The sound of success

Amish Tripathi. Photo: R. Ravindran

Amish Tripathi. Photo: R. Ravindran  


In Chennai for The Hindu Book Talk, Amish Tripathi discusses his latest novel Scion Of Ikshvaku, and showcases his drumming skills

Amish Tripathi is a little out of breath as he walks into the lobby of Vivanta by Taj-Connemara. “I’ve just been practising on the drums,” he says, with his characteristic wide smile. As we walk to the coffee shop, he talks about how he used to be the lead singer in his band Baro-C when he was at IIM-Kolkata. “But I never used to drum and sing at the same time. That’s something only Phil Collins can do,” he laughs, as he settles into a chair and orders green tea.

In Chennai for the launch of his latest book, Scion Of Ikshvaku, Amish says, “Readers here have responded really well to the Shiva trilogy, so I’m hoping they love this book as well.” But the launch doesn’t seem like it’s going to end with just a talk, discussion and book signing. “We’ve been doing this drum performance at all the city launches. Its good fun since a large part of my readers are young and music is a celebration of life. Who said book launches have to be boring, both for those attending and for me?” he asks.

I wonder if he gets tired of answering the same questions over and over again during the intense publicity phase. “You’re the first person to ask me that! The way I see it, marketing is part of the job, and although the author’s main job is to write with purity of heart, this is not something that can be ignored. It’s fallacy to think that a good book sells itself. I do enjoy writing a lot more, but this gives me an opportunity to talk to my readers and believe me, I learn a lot from them.”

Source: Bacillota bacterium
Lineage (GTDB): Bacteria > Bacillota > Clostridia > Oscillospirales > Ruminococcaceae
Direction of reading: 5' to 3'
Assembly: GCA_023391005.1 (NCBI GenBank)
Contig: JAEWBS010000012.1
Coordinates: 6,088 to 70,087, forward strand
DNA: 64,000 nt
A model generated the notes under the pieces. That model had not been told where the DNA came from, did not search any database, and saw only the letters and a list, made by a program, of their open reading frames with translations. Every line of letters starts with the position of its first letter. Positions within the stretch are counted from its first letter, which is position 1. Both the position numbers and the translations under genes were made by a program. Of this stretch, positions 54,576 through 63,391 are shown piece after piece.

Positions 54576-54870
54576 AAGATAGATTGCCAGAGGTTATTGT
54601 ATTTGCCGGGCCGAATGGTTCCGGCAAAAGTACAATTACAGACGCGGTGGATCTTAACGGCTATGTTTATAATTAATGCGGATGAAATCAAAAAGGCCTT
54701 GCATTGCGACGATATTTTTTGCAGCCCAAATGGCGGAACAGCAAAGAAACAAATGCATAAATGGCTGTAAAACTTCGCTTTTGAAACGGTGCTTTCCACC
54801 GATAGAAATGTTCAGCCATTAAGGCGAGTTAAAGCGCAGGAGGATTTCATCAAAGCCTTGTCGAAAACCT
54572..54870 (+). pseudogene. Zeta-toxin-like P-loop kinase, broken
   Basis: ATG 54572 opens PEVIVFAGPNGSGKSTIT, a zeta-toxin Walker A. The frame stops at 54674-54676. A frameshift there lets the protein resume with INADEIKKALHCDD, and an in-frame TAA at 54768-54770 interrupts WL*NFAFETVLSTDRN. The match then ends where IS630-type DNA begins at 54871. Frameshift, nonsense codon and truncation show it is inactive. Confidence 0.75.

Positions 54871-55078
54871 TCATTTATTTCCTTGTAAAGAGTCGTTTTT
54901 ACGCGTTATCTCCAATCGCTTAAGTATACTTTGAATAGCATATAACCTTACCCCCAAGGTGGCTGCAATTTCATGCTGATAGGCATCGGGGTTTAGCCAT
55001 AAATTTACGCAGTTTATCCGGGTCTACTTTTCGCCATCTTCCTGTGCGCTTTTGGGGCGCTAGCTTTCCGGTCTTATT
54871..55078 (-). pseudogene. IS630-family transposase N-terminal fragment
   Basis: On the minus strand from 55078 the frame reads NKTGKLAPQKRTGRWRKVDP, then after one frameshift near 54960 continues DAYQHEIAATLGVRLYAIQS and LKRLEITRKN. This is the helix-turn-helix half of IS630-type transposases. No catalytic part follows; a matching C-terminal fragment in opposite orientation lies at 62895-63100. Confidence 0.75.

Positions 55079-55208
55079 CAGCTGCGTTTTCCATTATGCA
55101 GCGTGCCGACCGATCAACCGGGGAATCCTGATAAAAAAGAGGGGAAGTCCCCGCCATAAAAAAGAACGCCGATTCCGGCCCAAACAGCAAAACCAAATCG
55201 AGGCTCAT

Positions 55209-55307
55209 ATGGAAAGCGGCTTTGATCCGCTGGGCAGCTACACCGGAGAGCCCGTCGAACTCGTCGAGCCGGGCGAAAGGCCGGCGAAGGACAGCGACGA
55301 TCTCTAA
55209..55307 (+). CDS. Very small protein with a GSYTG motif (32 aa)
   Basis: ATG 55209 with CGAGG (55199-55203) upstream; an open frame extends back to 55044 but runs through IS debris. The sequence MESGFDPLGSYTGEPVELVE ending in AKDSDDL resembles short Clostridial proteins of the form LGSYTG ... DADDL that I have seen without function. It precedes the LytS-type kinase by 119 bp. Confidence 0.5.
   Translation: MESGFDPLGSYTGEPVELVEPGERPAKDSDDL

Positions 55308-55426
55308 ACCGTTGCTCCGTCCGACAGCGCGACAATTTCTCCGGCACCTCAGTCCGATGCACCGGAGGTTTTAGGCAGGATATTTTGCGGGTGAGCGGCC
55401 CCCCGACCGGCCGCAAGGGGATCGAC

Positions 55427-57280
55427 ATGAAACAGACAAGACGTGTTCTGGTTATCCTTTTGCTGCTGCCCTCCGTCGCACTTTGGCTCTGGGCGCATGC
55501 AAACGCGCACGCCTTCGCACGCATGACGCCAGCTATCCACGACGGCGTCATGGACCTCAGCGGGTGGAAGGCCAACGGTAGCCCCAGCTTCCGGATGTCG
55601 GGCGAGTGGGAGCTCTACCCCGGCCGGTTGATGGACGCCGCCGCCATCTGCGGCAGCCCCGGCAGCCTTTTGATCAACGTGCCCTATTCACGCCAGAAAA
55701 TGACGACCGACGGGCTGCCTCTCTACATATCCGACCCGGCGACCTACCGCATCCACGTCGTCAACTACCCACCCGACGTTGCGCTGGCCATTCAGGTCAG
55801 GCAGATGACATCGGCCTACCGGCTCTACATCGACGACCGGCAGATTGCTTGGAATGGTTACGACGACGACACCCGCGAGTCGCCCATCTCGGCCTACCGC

On the topic of Hindu mythology and its growing popularity among readers, Amish says, “This type of writing was always popular in regional literature. What I’ve done is a very small contribution to the genre. The time is right for more authors to write about mythology. So far, I think the majority of work has been about Hindu mythology because that’s where the knowledge is. Material is available in plenty for other works as well. But I’m not certain if readers don’t want such books, or if they do want such books and the publishers haven’t catered to that need yet.”

A voracious reader himself, Amish is currently pursuing The Simpsons and Their Mathematical Secrets by Simon Singh, and he loves it. He says, “I’m a lover of Math, so it’s mind-blowing for me. I am really enjoying it.”

He is also working on the second book of the Rama series, and looking forward to the script of the movie adaptation of his first book from the Shiva trilogy.

“Right now, I am being forced to be social. I do party, but only with my family and friends. I can’t do the whole party circuit thing; it’s not something I am particularly fond of, so it’ll be good to get back to writing,” he says.

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Printable version | Dec 12, 2019 6:58:22 PM |

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